The Most Important People Were Not in Copenhagen

The important people are your friends and your friends' friends...They are the people who you can influence.
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The most powerful individuals on the planet have convened here to reach a deal. But based on the quality of the deal that emerged, I believe that the important people in the world are elsewhere.

Over the past week I've had the opportunity to meet or stand near more famous and/or powerful people than in the rest of my life combined. I shook hands with the crown prince of Denmark (and nervously talked about bicycling). I sat in on talks by Arnold Schwarzenegger and Al Gore, and at an event of The Climate Group I saw the governors of Wisconsin and Washington, the premiers of Ontario, Quebec, South Australia, the First Minister of Scotland, and the Prince of Monaco. I attended a number of these events with Bradley Whitford, a U.S. actor (on the West Wing) who is Hopenhagen's celebrity promoter. Bradley and I chatted with the governor of Wisconsin as if he just happened to be some guy in the row ahead of us.

At Hub Culture, a social club, governors of two states of Brazil wandered by, and I just missed meeting the President of the Congo. Last night I had to wait an extra five minutes to enter my hotel because the Prime Minister of New Zealand was checking in. Later that night at dinner I sat next to an Obama adviser.

Now 160 heads of state are here, concentrating the world's leaders in this small city.

But I feel unimpressed. The most powerful of them, Barack Obama, just gave a speech that made my heart sink. I watched it from the press office of Global Observatory in downtown Copenhagen.

Obama pressured the world to accept a treaty that falls far short of what we need. If we follow the proposed agreement, the earth will likely warm by more than three degrees Celsius, eventually melting the ice caps and raising sea levels by tens of meters. The emissions targets of the United States are also embarrassingly low.

Part of me sadly applauds Obama's pragmatism, as he's trying to get a deal that is politically feasible in the United States, and once we have a deal, we can always improve it in the future. Congress is highly unlikely to accept a target larger than Obama is proposing, and Obama would be irresponsible to negotiate a deal that the Senate would not ratify. (In Kyoto twelve years ago, Gore signed a treaty that the Senate would never ratify.)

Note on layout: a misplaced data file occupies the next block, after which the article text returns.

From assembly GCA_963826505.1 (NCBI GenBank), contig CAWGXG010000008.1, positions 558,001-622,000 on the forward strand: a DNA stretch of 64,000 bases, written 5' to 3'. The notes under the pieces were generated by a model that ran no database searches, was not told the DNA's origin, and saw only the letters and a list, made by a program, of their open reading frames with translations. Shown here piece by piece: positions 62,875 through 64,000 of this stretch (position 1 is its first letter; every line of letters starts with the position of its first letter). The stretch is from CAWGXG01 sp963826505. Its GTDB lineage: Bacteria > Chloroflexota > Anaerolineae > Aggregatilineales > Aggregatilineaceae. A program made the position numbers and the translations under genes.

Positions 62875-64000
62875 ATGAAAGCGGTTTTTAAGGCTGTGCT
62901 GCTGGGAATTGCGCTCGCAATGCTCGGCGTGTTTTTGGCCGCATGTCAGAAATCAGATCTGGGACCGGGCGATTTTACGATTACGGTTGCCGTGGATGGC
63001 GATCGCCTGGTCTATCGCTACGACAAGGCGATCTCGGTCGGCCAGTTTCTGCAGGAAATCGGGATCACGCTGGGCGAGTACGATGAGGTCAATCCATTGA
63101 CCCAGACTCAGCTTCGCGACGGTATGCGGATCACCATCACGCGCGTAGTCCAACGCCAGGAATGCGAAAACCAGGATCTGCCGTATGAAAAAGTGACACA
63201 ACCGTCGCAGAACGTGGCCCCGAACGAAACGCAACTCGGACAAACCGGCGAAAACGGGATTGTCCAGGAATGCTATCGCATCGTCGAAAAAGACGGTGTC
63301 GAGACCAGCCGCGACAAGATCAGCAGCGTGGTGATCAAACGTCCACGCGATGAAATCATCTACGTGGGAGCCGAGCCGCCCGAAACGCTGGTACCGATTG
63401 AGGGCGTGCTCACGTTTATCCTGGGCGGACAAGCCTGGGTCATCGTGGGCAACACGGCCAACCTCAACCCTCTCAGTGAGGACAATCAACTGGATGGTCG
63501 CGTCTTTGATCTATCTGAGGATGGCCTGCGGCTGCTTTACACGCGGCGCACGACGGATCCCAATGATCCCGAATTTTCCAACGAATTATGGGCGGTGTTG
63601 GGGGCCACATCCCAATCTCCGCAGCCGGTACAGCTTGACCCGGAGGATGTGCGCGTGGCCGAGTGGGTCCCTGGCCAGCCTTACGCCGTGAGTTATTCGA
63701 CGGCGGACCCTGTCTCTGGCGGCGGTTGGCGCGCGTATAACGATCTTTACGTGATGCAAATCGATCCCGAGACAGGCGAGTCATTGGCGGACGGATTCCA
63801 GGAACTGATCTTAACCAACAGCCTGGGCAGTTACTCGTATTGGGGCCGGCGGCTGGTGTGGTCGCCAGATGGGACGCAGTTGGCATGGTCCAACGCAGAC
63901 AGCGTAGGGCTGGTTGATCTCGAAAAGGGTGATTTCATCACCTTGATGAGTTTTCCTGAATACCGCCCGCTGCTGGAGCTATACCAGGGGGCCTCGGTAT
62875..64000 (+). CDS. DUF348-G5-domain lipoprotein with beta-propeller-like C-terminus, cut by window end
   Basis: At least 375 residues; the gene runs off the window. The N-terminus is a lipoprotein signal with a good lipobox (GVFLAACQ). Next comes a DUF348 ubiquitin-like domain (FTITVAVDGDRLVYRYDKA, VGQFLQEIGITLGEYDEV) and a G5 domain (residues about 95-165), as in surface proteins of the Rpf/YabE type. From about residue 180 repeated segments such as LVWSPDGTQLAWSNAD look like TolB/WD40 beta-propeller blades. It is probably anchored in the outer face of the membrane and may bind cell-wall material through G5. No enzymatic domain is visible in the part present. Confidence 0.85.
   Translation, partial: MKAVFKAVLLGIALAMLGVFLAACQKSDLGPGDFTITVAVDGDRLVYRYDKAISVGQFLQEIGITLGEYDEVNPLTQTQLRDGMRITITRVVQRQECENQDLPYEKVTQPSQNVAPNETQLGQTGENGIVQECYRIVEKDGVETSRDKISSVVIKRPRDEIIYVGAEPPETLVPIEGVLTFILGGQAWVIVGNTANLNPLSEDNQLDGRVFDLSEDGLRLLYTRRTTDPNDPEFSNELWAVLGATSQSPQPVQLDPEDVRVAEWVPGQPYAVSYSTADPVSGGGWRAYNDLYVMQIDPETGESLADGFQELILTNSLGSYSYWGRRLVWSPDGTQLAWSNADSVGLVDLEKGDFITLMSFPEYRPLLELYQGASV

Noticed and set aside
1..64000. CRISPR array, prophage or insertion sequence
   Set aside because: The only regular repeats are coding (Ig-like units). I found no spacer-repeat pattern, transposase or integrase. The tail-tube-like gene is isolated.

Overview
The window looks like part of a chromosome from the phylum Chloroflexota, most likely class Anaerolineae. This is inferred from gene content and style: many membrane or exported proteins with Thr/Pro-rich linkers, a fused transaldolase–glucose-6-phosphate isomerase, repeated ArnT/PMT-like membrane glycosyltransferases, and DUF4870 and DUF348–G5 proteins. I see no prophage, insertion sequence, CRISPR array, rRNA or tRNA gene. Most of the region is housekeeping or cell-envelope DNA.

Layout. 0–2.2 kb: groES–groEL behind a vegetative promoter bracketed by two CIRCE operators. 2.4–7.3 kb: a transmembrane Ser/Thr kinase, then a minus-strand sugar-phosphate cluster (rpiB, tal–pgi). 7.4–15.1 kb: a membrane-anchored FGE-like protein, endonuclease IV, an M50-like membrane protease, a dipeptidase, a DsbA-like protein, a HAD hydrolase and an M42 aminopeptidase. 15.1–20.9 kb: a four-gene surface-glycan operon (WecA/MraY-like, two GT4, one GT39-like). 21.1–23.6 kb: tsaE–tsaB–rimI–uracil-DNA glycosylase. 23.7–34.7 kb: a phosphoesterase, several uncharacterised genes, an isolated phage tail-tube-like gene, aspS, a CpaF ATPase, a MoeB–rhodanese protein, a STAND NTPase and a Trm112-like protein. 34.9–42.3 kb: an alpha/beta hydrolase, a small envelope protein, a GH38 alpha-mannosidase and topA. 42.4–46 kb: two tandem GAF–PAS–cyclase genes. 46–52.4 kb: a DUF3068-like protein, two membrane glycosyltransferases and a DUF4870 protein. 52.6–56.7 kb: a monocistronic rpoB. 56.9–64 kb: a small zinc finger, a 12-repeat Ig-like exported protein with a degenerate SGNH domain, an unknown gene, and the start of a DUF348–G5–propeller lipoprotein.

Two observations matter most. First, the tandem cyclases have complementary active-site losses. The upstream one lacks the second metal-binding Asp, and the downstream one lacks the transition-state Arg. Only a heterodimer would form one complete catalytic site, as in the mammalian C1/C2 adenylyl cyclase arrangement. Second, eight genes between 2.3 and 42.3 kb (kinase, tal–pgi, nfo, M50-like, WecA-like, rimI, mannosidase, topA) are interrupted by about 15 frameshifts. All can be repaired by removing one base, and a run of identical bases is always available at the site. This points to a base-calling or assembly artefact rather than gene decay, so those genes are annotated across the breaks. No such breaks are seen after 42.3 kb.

I'm not surprised that the U.S. Senate is holding us up. Public opinion is not sufficiently mobilized around this issue. How can we expect our leader to come to a meaningful agreement when half of Americans don't support restricting greenhouse gas pollution?

Many experts believe if we make the modest investments, perhaps as little as one percent of the world's economy, we will solve this challenge. I actually believe it will cost less, simply because I believe in the power of humans to innovate. But we need to make the investment.

If the challenge is public opinion, as I believe it is, the important people are not in Copenhagen. The important people are your friends and your friends' friends. They are the people who have yet to embrace the idea that if we invest heavily in clean technology and disinvest from fossil fuels, we will all benefit. They are the people who you can influence.

At Hopenhagen we believe we can build public support if we speak to people's dreams and not their fears. We need to paint a picture of a future that people can embrace. We must speak of a future where cars make no noise and produce no pollution because they run on batteries or hydrogen fuel cells, and where electricity from solar power is so cheap and abundant that even the poorest in the world can afford it. Imagine buying energy from our neighbors instead of purchasing oil from distant lands. Imagine tropical forests and coral reefs expanding and growing instead of dying. Who wouldn't want to invest in that world?

Despite disappointment in the deal, I have seen much that inspires me in Copenhagen--Desmond Tutu expressing hope, the energy of the youth, and even the fact that so many world leaders are convening to address climate change. Apparently the agreement reached to combat deforestation is quite good. And for the very first time, the United States is making a pledge to reduce pollution, however small that reduction may be.

But whatever the outcome of this agreement, remember that the most important people are those you can talk to. If you can inspire them, then we will truly solve this challenge.

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